Armando Salguero

On his 737, the sky was the limit for the Dolphins and owner Wayne Huizenga

The private Boeing 737 owned by Miami Dolphins owner Wayne Huizenga is seen in a hangar in Fort Lauderdale in 2006. When Huizenga used to fly in style, his Gulfstream had room for only a dozen or so guests. Now his private jet fits more more than twice that many passengers in a cabin that would seat up to 150 as a commercial airliner.
The private Boeing 737 owned by Miami Dolphins owner Wayne Huizenga is seen in a hangar in Fort Lauderdale in 2006. When Huizenga used to fly in style, his Gulfstream had room for only a dozen or so guests. Now his private jet fits more more than twice that many passengers in a cabin that would seat up to 150 as a commercial airliner. AP

This column was originally published April 11, 2007

DOING 595 MPH SOMEWHERE OVER TEXAS — He is surrounded by fine leather, lacquered mahogany tables, doors and walls, and brass bathroom and shower fixtures. And now his steward is about to serve a gourmet three-course meal — with a choice of fine wines, of course.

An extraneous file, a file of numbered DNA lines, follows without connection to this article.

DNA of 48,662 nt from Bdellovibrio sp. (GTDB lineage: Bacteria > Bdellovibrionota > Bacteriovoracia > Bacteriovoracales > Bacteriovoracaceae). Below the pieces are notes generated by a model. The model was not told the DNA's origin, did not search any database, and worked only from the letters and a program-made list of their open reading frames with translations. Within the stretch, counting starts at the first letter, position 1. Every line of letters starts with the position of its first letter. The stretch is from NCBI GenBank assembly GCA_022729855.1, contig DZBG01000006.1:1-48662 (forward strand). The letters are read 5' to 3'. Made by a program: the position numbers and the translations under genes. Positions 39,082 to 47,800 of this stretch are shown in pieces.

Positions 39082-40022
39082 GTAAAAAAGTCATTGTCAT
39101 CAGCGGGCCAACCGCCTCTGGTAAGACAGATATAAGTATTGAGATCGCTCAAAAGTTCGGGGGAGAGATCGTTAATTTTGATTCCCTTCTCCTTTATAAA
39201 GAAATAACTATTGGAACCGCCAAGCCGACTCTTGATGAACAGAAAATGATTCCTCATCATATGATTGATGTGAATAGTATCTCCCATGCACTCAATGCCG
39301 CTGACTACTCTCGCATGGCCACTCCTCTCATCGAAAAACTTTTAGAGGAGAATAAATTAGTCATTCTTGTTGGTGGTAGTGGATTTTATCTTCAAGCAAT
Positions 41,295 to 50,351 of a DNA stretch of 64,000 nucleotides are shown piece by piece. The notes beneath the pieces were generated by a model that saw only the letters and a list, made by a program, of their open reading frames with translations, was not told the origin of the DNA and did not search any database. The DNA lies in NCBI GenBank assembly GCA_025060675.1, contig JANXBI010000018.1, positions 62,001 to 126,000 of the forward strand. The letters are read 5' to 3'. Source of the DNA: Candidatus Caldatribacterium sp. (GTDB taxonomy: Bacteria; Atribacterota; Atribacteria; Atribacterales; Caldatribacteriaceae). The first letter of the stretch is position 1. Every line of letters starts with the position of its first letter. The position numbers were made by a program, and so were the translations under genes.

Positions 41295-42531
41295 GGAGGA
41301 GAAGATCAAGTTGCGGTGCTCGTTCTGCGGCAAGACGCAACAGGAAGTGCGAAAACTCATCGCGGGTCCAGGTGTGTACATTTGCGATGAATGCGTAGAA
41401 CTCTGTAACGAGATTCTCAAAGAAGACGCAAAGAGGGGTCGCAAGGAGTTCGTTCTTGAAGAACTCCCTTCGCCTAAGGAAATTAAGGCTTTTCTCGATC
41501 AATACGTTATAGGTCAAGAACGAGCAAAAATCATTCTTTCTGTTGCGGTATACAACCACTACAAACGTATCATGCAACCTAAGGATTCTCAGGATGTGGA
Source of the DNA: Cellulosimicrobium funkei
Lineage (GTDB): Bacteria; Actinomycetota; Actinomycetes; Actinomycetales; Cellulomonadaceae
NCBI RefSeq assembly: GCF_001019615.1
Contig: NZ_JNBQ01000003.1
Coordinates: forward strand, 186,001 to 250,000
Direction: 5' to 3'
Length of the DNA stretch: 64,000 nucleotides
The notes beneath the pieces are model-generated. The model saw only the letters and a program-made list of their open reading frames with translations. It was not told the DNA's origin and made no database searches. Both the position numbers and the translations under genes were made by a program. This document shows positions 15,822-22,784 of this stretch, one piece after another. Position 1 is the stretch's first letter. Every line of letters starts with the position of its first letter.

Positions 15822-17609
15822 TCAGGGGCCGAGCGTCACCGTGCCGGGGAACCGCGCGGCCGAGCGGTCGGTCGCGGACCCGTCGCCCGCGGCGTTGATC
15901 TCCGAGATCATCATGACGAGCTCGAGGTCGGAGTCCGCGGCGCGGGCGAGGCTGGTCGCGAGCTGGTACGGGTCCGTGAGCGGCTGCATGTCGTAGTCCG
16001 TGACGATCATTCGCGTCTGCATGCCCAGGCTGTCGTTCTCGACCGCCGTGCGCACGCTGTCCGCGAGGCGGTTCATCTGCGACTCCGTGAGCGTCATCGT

So Wayne Huizenga is feeling pretty good up here, 37,000 feet in the air, where he can look down on the world from a camera mounted below the fuselage of his private jet. 

This jet is his perch, and it is his baby. 

The biggest jet in Huizenga’s fleet of three planes and a helicopter, it is the one he flew around the country and even to Costa Rica to interview candidates when the Miami Dolphins were looking for a head coach. It made national headlines when news organizations started tracking it on Flightaware.com to get a clue about Miami’s interview plans.

“Yeah, we blocked you guys after a while,” Huizenga says, laughing.

When the jet landed at Bakersfield Airport in California few weeks ago, it showed free-agent linebacker Joey Porter exactly how serious the Dolphins were about adding him to their defense.

“It’s a 737,” Porter said. “Our airport doesn’t ever see those. That right there said they were serious. Mr. H. flew in the plane and I’m looking for a whole lot of people to get off, and I see two guys get off this big 737. 

“They weren’t going to waste that gas to come visit me for nothing, so I knew we were heading in the right direction when I got the visit.” 

The plane visits any place Huizenga wants it to. It doesn’t belong to one of his handful of companies. It belongs to him.